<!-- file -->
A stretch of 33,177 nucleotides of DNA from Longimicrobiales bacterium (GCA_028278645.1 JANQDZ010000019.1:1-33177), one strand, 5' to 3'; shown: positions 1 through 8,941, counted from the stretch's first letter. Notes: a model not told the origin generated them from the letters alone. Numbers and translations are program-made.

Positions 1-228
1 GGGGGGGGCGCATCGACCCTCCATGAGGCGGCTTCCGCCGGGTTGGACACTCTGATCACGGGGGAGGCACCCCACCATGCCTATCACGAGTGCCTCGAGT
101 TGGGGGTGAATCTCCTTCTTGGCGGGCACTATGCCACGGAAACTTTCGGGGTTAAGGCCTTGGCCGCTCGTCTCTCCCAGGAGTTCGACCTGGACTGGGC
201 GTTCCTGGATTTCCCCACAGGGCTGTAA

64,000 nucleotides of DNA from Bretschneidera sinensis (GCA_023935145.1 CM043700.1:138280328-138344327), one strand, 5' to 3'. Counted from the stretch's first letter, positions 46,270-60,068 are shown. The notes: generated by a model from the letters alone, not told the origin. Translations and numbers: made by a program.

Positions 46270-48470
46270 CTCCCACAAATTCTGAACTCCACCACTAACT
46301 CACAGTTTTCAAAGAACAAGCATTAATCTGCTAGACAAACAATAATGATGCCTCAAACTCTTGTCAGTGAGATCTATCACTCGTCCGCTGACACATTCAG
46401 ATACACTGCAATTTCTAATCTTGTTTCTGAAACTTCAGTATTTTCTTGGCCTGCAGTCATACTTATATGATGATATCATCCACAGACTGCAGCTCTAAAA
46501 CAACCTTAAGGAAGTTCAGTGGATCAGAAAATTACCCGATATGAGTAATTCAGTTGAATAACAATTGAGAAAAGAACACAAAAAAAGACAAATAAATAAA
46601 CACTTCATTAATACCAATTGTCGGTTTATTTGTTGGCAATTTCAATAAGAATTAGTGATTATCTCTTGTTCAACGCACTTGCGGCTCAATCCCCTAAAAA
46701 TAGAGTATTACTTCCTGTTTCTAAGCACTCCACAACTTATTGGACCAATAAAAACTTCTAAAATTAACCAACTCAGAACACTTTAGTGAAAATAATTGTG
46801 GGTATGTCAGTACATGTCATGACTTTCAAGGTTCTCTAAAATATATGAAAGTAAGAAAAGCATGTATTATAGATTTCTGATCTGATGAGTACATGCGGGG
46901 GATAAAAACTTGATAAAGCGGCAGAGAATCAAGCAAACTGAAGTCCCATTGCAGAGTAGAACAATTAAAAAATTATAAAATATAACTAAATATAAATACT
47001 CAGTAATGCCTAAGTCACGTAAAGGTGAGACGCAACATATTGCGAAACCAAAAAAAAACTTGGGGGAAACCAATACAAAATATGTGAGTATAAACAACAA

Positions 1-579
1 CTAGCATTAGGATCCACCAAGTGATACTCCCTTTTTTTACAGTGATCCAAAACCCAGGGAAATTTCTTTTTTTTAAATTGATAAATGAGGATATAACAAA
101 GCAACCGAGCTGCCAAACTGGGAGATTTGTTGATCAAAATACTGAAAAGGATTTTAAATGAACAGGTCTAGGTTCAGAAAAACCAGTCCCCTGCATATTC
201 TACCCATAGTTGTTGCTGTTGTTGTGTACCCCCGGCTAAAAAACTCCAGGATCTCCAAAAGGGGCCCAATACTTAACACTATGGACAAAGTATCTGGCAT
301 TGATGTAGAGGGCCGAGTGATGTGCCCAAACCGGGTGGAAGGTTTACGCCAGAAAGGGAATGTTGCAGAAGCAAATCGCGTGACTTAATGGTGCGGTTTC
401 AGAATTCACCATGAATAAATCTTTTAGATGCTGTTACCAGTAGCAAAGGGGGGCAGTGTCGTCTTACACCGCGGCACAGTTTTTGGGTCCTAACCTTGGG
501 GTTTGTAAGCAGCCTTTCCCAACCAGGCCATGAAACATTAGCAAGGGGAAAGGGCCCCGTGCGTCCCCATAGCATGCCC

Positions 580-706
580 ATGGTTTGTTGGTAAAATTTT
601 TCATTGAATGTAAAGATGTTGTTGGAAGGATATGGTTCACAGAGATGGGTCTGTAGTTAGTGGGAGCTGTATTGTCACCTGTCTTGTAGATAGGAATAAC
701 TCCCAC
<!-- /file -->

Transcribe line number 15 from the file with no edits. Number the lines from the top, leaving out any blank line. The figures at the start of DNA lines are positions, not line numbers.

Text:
46901 GATAAAAACTTGATAAAGCGGCAGAGAATCAAGCAAACTGAAGTCCCATTGCAGAGTAGAACAATTAAAAAATTATAAAATATAACTAAATATAAATACT